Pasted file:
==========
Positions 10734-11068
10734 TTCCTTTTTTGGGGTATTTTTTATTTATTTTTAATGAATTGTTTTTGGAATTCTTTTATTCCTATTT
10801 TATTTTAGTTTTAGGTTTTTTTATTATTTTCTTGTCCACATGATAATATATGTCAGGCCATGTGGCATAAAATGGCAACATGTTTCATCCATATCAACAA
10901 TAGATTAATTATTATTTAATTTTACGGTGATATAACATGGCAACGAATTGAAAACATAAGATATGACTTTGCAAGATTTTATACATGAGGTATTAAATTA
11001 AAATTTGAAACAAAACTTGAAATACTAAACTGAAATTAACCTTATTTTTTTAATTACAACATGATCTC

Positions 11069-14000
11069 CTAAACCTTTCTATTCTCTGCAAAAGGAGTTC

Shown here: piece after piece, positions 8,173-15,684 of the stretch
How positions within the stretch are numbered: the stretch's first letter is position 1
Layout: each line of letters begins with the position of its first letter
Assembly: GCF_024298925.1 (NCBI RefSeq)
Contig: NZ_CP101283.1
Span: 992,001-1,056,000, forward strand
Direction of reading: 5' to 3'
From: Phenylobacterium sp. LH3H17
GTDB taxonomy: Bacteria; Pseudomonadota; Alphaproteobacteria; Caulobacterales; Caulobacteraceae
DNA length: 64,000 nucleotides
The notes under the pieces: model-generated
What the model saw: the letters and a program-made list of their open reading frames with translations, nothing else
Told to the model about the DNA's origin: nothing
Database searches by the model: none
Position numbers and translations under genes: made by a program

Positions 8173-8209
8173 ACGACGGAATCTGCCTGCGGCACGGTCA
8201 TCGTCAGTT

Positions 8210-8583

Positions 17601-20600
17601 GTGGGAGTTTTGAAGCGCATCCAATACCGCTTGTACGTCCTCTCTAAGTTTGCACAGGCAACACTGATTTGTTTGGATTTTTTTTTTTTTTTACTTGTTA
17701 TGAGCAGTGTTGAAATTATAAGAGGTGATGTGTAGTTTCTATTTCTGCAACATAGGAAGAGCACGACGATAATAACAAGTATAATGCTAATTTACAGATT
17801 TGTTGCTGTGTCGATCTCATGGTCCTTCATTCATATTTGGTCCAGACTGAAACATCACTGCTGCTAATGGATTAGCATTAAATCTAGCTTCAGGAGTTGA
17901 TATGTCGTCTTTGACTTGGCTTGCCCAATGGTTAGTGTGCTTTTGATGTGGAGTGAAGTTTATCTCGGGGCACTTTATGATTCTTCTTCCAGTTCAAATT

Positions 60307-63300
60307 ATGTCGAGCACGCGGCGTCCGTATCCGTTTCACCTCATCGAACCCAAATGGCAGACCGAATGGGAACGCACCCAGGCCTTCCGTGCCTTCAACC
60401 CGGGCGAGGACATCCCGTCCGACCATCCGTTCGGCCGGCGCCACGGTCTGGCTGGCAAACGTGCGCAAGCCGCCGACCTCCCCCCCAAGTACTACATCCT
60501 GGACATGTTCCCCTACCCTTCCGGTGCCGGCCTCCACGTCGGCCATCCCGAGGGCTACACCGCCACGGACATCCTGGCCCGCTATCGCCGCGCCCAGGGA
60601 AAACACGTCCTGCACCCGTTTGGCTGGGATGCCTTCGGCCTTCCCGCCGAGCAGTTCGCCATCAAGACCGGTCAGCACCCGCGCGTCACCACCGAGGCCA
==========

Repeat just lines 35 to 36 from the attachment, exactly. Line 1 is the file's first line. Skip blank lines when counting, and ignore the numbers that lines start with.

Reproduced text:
60501 GGACATGTTCCCCTACCCTTCCGGTGCCGGCCTCCACGTCGGCCATCCCGAGGGCTACACCGCCACGGACATCCTGGCCCGCTATCGCCGCGCCCAGGGA
60601 AAACACGTCCTGCACCCGTTTGGCTGGGATGCCTTCGGCCTTCCCGCCGAGCAGTTCGCCATCAAGACCGGTCAGCACCCGCGCGTCACCACCGAGGCCA